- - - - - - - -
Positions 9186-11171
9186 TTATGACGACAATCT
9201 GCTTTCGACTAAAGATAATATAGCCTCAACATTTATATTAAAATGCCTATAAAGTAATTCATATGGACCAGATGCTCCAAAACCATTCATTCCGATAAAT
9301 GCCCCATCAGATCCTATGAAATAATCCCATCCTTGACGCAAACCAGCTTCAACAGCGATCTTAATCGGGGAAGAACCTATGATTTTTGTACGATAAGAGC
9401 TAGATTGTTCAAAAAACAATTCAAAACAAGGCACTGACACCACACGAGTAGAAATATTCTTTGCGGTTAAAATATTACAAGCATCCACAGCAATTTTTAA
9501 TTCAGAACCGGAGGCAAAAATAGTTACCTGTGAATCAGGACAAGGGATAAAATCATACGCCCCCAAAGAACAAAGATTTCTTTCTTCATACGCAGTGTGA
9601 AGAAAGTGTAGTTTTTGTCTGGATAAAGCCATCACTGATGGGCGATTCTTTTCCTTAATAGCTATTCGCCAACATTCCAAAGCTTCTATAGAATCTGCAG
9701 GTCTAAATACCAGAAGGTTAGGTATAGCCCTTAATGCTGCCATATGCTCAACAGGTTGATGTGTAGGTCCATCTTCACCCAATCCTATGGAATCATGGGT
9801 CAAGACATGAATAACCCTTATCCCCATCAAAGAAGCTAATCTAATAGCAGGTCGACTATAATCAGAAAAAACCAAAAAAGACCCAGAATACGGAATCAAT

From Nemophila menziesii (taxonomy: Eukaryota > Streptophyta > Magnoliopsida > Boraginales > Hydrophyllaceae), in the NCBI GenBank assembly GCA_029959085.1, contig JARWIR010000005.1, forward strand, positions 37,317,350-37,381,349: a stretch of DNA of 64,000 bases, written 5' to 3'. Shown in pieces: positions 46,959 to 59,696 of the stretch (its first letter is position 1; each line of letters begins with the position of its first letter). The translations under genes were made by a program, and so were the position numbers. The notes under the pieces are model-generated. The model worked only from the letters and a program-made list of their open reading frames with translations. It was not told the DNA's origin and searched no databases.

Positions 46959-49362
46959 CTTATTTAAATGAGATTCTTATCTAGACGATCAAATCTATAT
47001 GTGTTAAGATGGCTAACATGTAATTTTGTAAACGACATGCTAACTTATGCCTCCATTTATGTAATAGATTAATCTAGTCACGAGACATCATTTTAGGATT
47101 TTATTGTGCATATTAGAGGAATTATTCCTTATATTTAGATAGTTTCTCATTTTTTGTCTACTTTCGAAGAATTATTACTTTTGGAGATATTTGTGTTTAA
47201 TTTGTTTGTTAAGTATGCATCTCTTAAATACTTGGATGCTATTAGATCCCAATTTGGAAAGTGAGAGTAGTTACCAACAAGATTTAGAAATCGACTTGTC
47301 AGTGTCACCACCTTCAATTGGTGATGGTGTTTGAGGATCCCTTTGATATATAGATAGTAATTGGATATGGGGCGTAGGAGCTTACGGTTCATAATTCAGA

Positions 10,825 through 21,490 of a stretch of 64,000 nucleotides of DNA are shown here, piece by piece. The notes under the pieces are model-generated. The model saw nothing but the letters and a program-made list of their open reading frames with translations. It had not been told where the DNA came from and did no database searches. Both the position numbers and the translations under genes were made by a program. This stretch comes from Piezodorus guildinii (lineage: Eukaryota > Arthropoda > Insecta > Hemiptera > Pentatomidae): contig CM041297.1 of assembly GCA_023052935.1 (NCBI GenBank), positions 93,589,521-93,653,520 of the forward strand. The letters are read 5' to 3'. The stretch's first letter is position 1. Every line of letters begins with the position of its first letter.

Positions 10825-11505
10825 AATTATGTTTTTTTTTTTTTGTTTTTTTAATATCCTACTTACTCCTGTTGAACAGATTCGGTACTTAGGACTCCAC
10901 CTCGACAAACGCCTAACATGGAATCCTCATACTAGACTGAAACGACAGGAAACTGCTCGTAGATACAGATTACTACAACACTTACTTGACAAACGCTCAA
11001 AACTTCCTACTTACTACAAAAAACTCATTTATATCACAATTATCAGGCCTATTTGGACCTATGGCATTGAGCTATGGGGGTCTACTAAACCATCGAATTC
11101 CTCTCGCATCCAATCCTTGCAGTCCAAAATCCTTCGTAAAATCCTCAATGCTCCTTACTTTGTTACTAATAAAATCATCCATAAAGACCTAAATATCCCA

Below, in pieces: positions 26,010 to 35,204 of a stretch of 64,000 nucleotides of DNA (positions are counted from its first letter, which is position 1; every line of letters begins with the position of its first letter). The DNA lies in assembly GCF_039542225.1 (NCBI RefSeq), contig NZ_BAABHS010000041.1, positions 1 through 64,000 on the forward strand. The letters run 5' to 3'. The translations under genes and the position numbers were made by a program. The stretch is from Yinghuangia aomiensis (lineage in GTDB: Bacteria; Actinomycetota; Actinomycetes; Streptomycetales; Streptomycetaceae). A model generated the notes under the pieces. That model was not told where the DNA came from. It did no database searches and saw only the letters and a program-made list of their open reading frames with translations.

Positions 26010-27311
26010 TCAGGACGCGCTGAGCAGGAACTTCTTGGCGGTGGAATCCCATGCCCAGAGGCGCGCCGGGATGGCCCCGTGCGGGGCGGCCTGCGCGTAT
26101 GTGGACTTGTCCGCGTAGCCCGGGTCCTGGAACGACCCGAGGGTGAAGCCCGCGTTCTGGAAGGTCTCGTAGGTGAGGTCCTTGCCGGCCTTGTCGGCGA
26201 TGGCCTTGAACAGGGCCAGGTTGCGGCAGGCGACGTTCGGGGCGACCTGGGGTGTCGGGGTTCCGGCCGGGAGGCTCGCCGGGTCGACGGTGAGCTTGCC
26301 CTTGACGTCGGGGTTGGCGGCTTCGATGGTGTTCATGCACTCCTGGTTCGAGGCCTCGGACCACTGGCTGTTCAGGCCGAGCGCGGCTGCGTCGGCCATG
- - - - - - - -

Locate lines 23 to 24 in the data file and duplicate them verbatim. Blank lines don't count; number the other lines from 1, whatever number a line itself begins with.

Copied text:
Below, in pieces: positions 26,010 to 35,204 of a stretch of 64,000 nucleotides of DNA (positions are counted from its first letter, which is position 1; every line of letters begins with the position of its first letter). The DNA lies in assembly GCF_039542225.1 (NCBI RefSeq), contig NZ_BAABHS010000041.1, positions 1 through 64,000 on the forward strand. The letters run 5' to 3'. The translations under genes and the position numbers were made by a program. The stretch is from Yinghuangia aomiensis (lineage in GTDB: Bacteria; Actinomycetota; Actinomycetes; Streptomycetales; Streptomycetaceae). A model generated the notes under the pieces. That model was not told where the DNA came from. It did no database searches and saw only the letters and a program-made list of their open reading frames with translations.

Positions 26010-27311